Expert Strategies for Writing Your Press Release Summary

While every component of your press release is an important one, there are two elements that must be strong and well-written in order to achieve your press release marketing goals. These two parts of your press release are your headline and your press release summary.

What is the Press Release Summary?

The press release summary is the sentence or two that’s positioned directly under the headline. It often looks like a subheadline. It comes before the first paragraph of the actual release. The summary is important because along with the headline, it’s often the only thing that a potential reader or media representative is going to see.

If it doesn’t grab their attention then they may not click on the link to read more. Additionally, it’s often what is included in the newswires, so it must convey your complete message in one or two short sentences. The summary essentially summarizes the material in your press release.

An Example of a Press Release Summary

The following press release was published on iNewswire on Jan 21st. It had the following headline and summary.

Headline – Free Online Respite Care Training Offered

Summary – In an effort to make finding qualified in-home respite care providers in Wisconsin easier, the Lifespan Respite Care Program has created an online training course and database.

As you can see, the summary succinctly states what the press release is about. The key is to make sure that the information is both accurate and compelling. The following tips will help you write an attention grabbing summary.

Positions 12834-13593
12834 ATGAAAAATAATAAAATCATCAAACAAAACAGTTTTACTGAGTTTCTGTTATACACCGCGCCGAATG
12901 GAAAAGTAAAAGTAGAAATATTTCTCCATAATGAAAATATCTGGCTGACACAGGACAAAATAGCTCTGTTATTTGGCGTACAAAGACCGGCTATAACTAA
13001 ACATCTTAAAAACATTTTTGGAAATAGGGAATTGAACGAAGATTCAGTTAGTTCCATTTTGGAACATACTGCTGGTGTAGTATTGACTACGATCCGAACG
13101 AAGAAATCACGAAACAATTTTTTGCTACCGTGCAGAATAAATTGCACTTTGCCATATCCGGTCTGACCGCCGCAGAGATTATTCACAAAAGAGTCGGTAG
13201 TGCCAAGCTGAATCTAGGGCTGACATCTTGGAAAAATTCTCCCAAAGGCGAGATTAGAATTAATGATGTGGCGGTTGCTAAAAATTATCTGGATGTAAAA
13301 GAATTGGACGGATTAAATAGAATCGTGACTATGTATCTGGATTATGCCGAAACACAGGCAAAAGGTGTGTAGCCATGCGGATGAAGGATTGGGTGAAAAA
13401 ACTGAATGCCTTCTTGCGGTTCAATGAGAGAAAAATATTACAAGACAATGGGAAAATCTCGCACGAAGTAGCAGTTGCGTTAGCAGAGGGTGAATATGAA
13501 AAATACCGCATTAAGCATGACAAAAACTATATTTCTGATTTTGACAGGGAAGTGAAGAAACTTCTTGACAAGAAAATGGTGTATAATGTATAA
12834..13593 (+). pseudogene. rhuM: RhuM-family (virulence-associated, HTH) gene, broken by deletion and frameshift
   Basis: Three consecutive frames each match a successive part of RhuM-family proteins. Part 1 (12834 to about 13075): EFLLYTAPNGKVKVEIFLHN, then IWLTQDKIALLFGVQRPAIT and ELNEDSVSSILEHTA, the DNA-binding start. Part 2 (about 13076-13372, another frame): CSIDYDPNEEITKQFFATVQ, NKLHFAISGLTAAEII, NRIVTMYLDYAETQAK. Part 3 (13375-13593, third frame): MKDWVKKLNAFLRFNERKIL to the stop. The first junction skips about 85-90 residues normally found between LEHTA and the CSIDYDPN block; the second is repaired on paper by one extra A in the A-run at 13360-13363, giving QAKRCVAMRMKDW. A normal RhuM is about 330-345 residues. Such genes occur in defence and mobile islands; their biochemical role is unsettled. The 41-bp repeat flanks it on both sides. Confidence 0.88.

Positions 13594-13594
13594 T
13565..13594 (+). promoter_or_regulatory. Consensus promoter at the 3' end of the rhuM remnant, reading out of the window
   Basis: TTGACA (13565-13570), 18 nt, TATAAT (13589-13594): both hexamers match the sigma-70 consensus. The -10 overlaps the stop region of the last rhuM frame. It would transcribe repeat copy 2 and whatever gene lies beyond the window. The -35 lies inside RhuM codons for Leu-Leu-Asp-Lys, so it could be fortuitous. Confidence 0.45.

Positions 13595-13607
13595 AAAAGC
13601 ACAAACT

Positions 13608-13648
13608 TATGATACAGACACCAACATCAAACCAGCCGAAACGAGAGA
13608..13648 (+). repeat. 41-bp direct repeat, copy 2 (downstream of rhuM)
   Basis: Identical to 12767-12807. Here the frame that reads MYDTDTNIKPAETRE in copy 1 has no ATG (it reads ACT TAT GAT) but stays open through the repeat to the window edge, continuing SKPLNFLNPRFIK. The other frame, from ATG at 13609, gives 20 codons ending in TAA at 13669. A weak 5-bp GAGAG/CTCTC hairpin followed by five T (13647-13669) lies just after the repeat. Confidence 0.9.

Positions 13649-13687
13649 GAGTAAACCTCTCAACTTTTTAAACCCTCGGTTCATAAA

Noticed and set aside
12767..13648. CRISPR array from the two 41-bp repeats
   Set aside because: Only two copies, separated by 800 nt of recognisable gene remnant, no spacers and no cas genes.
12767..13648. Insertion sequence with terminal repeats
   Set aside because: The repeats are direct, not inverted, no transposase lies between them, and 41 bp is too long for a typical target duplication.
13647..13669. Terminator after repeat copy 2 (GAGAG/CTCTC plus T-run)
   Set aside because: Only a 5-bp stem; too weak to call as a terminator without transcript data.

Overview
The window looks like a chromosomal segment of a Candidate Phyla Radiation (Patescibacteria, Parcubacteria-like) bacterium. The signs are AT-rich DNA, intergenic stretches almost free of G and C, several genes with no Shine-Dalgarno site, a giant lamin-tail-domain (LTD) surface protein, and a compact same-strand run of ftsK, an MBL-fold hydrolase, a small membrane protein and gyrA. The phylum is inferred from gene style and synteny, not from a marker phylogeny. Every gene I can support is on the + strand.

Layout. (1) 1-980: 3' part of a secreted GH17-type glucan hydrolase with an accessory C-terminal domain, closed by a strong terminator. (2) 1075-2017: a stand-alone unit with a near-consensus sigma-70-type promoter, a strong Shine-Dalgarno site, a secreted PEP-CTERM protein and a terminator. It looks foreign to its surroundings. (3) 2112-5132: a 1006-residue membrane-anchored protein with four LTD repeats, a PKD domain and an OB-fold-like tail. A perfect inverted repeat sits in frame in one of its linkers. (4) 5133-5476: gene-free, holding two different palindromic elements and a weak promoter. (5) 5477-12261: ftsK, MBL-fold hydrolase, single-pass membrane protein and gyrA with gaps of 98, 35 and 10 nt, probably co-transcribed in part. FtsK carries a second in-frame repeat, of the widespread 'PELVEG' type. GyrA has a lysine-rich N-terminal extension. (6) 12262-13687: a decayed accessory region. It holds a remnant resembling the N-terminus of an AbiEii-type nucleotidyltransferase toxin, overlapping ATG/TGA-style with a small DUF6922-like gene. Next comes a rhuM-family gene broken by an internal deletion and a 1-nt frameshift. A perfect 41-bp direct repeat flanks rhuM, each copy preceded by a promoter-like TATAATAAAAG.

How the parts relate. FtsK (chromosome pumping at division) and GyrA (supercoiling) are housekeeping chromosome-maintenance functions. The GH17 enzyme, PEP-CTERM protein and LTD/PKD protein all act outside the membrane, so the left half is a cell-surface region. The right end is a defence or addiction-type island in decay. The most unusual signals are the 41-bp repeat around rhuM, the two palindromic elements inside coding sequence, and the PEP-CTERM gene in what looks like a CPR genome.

1. Make sure you have your company name in the headline and/or the summary to make sure the press release is associated with your organization.

2. No adjectives allowed. Make sure that your summary is factual and quick to get to the point. Generally speaking, there isn’t a need for descriptive language in a press release, although it may occasionally make sense. It never works for a summary. Your summary should be concise. Give the facts, and only the facts.

3. Write it last. After you’ve written your press release, go back and write the headline and the summary. Your sentences will have better flow and it’s a good way to make sure that your summary is accurate and concise. You can use the body copy of your release to guide you.

4. Read it aloud. Make sure that your summary makes sense when you read it aloud. If not, go back and work on it until it has a good logical flow and feel.

5. Ask one key question. Ask yourself, “Would this summary motivate me to click on it? Would I want to read more?” Answer these two questions honestly. If you wouldn’t click on it, your prospects won’t either.

Your summary is a critical component of your press release. Spend time studying good press release summaries. Take your time writing your summary, the results are worth the effort.


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